United States

United States

Western task force progresses

Work by a task force initiated by the governors of the US western states is in the process of developing a final set of recommendations for policymakers to consider in their drive to add large amounts of clean energy to the western US grid. The wind task force, part of a Western Governors' Association (WGA) initiative to achieve 30,000 MW of clean energy generation in 18 states by 2015, recently completed a process of publicly posting a report and ten preliminary recommendations for public comment.

Comments are now being vetted and the recommendations will be fine tuned for inclusion in a final report the governors will consider at a conference slated for June 2006. Seven other task forces are dealing with similar concerns related to solar, geothermal, biomass, clean coal, energy efficiency, advanced natural gas and transmission. Some of the preliminary recommendations from the wind task force include enacting a long term extension of the federal production tax credit (PTC) and comparable incentives, and encouraging expanded transmission facilities for wind resources.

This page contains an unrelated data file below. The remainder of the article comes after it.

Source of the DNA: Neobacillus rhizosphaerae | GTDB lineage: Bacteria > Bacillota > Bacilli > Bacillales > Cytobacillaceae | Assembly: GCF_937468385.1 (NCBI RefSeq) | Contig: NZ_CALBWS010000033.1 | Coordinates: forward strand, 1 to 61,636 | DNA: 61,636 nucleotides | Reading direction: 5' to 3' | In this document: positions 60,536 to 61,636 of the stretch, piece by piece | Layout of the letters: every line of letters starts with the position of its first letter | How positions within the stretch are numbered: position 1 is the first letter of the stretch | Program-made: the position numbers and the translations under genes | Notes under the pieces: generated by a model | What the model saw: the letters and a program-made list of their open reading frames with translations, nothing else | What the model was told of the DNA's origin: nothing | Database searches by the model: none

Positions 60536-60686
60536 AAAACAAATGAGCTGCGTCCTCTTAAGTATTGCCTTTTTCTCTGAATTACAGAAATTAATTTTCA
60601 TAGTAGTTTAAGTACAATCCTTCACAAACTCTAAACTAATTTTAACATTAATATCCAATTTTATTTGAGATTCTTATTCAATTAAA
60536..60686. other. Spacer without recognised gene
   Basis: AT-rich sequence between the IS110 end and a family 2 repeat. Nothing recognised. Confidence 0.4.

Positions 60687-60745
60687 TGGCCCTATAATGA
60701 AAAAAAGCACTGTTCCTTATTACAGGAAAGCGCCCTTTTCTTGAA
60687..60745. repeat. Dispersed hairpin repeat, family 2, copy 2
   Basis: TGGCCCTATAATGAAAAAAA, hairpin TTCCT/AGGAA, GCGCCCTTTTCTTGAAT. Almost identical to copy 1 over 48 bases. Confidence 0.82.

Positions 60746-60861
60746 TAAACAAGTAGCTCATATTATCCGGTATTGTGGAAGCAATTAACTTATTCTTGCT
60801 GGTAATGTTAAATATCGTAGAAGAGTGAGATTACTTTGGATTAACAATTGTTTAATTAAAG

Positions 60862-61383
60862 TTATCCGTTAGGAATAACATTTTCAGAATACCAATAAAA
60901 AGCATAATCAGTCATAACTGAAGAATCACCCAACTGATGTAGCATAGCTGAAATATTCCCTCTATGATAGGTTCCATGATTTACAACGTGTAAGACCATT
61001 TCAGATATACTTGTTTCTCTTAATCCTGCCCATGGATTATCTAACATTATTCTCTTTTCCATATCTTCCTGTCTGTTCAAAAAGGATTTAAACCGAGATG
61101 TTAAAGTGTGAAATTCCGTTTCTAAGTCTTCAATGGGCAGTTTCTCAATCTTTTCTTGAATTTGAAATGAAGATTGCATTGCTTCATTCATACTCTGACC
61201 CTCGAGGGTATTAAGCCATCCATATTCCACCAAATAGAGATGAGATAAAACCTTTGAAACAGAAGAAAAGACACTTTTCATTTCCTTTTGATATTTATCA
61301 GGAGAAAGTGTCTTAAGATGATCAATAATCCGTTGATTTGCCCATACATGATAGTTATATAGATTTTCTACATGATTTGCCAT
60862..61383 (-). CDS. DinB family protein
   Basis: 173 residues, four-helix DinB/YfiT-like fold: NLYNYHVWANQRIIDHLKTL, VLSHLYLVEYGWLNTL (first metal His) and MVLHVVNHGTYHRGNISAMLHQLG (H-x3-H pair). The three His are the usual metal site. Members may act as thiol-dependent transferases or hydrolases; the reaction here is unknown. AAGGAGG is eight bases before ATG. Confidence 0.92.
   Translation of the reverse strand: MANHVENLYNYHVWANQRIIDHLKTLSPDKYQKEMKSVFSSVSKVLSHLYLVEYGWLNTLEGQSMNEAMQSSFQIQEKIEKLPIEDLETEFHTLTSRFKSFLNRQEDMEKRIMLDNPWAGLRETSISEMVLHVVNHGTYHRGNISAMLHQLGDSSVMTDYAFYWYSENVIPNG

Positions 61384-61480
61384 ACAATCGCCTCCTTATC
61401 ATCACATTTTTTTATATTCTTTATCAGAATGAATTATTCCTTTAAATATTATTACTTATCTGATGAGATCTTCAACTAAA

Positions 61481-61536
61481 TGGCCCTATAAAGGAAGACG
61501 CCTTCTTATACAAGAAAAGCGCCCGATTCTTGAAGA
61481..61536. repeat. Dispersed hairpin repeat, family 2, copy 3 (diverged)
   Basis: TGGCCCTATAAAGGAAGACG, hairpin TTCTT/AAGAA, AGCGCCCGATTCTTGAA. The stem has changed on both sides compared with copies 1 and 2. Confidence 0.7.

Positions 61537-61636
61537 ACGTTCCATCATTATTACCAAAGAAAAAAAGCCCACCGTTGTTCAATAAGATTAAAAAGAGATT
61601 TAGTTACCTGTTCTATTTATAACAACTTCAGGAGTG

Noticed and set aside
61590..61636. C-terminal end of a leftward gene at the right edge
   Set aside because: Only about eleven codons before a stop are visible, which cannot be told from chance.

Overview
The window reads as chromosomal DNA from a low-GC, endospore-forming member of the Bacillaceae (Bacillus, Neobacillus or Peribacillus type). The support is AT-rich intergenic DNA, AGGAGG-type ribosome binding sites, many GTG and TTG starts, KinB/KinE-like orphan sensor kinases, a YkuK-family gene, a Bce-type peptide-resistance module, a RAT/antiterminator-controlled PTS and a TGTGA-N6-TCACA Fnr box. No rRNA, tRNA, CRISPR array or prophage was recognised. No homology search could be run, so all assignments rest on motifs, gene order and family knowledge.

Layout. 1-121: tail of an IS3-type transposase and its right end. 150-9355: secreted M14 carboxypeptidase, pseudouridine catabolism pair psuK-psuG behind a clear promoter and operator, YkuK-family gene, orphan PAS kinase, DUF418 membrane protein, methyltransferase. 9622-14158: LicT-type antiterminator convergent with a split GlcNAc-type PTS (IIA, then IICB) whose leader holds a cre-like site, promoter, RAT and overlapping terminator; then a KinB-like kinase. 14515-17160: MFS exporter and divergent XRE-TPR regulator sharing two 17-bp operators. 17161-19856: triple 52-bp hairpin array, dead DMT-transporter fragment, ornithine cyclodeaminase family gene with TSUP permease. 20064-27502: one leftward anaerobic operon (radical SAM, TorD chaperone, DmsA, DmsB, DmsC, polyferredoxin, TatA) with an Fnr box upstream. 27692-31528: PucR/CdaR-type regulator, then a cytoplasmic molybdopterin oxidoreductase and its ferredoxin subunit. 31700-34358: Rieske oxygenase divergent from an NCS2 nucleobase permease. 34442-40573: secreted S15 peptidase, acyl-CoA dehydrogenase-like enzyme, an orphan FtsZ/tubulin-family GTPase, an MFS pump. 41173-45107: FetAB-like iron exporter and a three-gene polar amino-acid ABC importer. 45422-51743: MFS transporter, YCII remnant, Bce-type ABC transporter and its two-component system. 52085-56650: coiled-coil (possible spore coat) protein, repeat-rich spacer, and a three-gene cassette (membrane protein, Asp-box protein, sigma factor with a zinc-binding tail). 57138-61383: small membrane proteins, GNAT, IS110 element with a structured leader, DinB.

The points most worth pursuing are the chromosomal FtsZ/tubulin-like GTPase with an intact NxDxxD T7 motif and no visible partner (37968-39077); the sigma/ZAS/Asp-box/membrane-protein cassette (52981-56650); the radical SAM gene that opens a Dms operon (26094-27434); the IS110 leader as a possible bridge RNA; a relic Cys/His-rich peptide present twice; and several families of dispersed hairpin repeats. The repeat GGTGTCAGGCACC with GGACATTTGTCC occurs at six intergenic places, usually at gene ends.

The wind task force is also charged with examining technology risk and failure, timelines and impacts on wildlife, along with identifying barriers and looking into community owned development. "We tried to stick to actionable items the governors could influence," says Rachel Shimshak of Renewable Northwest Project, the task force's Oregon representative and chair. "And because we met while Congress was considering the federal energy bill, we didn't miss the opportunity to promote, through the governors, things the federal government could do to promote wind, such as the tax credit."

The number of states involved in the initiative is significant, says Shimshak. "Getting them to focus on clean energy -- and 30,000 MW of it -- is a big deal. If we can get the governors some practical recommendations on how to achieve that, it'll be a great thing. I think we're making good progress but there's a road to go yet," she adds.

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